A Better Way to Husk: Martha Jones, First Black Woman to Receive a U.S. Patent

By Rebecca Tapscott
February 1, 2021

In honor of Black History Month, IPWatchdog will be featuring profiles of black women inventors—some of whom are little-known and many of whom never profited from their inventions—throughout the month of February.

Martha Jones of Amelia County, Virginia, is believed by many to be the first black woman to receive a United States patent. Her application for an “Improvement to the Corn Husker, Sheller” was granted U.S. patent No. 77,494 in 1868. Jones claimed her invention could husk, shell, cut up, and separate husks from corn in one operation, representing a significant step forward in the automation of agricultural processes.

Early Struggles

African American women have contributed greatly to America’s culture of innovation, and patents are one way to glimpse into the stories of black female inventors. However, since patents do not record details about inventors, such as race and gender—something we’re only beginning to tackle today—it is difficult to ascertain a significant amount of information about these early inventors. Jones’ patent issued prior to 1793, when the Patent Act was amended to include a “Patent Oath,” which required patent applicants to swear to be the “original” inventor of the claimed invention and to assert their U.S. citizenship, which African Americans could not legally do under the Dred Scott decision. Thus, it was possible that there were earlier African American women who were the rightful inventors of prior patents filed in the name of someone else. In addition, the economic and educational limitations that many African Americans faced undoubtedly made it difficult to pursue any benefits provided by the U.S. patent law.

Jones also faced challenges as a female inventor. Demonstrating the racial gap, Jones received her patent in 1868, 59 years after the first white woman to receive a patent in 1809, Mary Kies. Similarly, Jones’ patent issued 47 years after Thomas Jennings became the first black man to receive a U.S. Patent in 1821.

[[Advertisement]]

The Corn Husker, Sheller

Jones’ invention related to a machine for “husking, shelling, cutting up the husks, and separating them from the grain.” Recognizing the economic benefits of reusing the waste, she noted corn husks may be used a source of nutrients and can serve as a substitute for hay or straw and used to feed horses and other farm animals. She also explained that the cut husks may be used as a substitute for mattresses or similar purposes.

Jones’ invention operated by introducing ears of corn into an upper end of the machine and pressing them against the face of a wheel that has a plurality of projections for cutting the ears of corn. The device also included spirally arranged knives for cutting up the husks. Thus, the projections on the wheel shelled the ears of corn and the corn fell onto an inclined board while a fan-wheel drove the lighter husks away from the corn. Jones also included an alternate embodiment wherein the wheel did not include projections so the ears of corn could be husked, and husks could be cut up without shelling the corn.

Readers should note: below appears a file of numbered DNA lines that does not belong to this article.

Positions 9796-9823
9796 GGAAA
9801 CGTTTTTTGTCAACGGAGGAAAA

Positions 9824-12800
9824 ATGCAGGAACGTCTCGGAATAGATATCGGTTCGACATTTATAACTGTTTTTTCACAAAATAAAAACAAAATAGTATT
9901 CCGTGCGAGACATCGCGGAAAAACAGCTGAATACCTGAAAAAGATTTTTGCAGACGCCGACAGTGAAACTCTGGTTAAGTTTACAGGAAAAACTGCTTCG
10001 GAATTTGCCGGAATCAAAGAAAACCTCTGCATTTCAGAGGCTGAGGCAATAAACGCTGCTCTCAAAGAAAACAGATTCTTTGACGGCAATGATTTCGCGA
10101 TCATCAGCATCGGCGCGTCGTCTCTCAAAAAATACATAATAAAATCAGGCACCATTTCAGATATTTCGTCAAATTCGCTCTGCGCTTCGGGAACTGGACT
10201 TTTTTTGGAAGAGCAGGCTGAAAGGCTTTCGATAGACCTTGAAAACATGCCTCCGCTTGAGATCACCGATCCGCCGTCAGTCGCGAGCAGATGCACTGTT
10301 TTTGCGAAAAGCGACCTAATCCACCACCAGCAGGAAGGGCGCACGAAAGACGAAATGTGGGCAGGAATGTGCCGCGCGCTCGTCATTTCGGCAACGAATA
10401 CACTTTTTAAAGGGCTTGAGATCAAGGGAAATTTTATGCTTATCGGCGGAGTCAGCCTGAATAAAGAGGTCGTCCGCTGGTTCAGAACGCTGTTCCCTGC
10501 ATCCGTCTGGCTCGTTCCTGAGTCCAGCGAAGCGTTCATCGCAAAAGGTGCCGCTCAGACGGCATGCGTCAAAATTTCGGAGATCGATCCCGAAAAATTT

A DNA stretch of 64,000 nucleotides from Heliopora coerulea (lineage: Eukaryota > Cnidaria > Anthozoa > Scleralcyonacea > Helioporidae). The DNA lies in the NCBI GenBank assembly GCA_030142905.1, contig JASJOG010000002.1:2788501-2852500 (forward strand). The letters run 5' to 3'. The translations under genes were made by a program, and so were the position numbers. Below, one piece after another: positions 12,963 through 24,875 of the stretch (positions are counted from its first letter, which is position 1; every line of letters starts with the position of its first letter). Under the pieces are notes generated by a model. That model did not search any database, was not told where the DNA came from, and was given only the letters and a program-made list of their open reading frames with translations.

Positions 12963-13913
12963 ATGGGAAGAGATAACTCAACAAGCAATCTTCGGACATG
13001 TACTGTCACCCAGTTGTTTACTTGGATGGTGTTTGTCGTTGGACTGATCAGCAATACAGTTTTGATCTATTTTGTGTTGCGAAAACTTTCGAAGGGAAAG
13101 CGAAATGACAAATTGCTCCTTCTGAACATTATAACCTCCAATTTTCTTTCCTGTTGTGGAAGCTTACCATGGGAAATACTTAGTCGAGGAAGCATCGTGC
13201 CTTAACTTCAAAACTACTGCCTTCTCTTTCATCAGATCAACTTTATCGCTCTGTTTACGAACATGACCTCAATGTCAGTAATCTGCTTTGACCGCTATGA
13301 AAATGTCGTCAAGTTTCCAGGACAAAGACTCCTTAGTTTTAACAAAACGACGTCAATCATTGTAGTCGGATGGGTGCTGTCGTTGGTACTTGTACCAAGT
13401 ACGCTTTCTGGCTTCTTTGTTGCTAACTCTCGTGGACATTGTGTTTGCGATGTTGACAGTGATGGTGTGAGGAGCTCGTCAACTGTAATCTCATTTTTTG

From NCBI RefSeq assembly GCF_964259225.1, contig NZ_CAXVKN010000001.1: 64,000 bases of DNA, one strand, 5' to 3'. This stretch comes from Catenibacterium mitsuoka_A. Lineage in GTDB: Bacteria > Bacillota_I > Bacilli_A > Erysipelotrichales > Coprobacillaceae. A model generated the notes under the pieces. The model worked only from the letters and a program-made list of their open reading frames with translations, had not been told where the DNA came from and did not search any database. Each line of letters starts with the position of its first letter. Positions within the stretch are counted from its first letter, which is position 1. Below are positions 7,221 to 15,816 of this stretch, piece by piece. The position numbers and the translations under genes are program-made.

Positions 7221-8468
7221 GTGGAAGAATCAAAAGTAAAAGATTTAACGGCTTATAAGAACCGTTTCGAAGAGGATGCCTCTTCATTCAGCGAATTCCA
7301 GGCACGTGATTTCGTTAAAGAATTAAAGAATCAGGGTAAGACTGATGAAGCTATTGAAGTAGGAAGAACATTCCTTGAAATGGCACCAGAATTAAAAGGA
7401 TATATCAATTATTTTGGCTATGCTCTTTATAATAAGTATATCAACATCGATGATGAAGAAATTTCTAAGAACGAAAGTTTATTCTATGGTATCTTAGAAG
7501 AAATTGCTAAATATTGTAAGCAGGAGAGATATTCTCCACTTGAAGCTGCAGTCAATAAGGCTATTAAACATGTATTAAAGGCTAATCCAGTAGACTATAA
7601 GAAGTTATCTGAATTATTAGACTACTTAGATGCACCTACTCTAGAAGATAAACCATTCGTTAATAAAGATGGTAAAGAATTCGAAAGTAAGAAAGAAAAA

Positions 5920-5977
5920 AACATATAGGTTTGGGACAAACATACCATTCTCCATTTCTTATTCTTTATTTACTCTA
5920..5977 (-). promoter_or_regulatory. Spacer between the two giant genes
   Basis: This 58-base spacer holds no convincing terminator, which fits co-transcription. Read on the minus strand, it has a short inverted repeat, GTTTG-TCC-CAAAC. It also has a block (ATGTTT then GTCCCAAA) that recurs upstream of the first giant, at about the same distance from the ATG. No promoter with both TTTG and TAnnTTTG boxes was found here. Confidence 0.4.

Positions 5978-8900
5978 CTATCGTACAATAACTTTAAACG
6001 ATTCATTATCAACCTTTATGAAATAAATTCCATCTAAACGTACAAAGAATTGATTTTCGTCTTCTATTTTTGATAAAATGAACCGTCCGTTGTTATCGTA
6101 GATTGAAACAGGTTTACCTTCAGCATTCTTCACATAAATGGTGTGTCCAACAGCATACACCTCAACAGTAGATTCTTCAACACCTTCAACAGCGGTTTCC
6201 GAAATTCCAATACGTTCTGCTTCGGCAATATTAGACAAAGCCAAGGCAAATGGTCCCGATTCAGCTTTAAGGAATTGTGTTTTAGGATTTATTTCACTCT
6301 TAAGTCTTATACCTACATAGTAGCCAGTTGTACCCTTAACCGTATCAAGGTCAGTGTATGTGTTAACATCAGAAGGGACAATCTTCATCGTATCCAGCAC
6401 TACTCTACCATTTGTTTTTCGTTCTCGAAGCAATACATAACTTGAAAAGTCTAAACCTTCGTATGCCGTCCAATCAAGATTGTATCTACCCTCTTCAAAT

From the Patent:

It is well known that much nutriment is contained in corn-husks, and when properly cut up and mixed with water and meal, or mill-feed, the husks – thus prepared are deemed an excellent substitute for hay or straw, which are ordinarily cut up to mix with water and mill-feed for horses or other farm-animals. The cut husks are also employed alone, at times, as a substitute for hay or straw for farm-stock, and it is found more economical to feed them when cut up, as great waste, caused by their being pulled from the manger or rack, and trodden under the feet of the animals, arises from using them without being cut up. The cut husks may likewise be used for mattresses and other like purposes….

Having thus fully described my invention, what I claim as new, and desire to secure by Letters Patent, is

    1. A machine, so constructed as to be capable of husking the ears of maize or Indian corn, and at the same operation cutting up the husks, for the purposes set forth.

The Author

Rebecca Tapscott

Rebecca Tapscott is an intellectual property attorney who has joined IPWatchdog as our Staff Writer. She received her Bachelor of Science degree in chemistry from the University of Central Florida and received her Juris Doctorate in 2002 from the George Mason School of Law in Arlington, VA.

Prior to joining IPWatchdog, Rebecca has worked as a senior associate attorney for the Bilicki Law Firm and Diederiks & Whitelaw, PLC. Her practice has involved intellectual property litigation, the preparation and prosecution of patent applications in the chemical, mechanical arts, and electrical arts, strategic alliance and development agreements, and trademark prosecution and opposition matters. In addition, she is admitted to the Virginia State Bar and is a registered patent attorney with the United States Patent and Trademark Office. She is also a member of the American Bar Association and the American Intellectual Property Law Association.

Warning & Disclaimer: The pages, articles and comments on IPWatchdog.com do not constitute legal advice, nor do they create any attorney-client relationship. The articles published express the personal opinion and views of the author as of the time of publication and should not be attributed to the author’s employer, clients or the sponsors of IPWatchdog.com. Read more.

Discuss this

There are currently 1 Comment comments.

  1. Natalie Feldman February 10, 2021 9:12 am

    Rebecca Tapscott, thank you for this informative and well written article. This and the other posts you have recently written about women inventors and especially women inventors of color are important to our culture and critical to know. Thanks!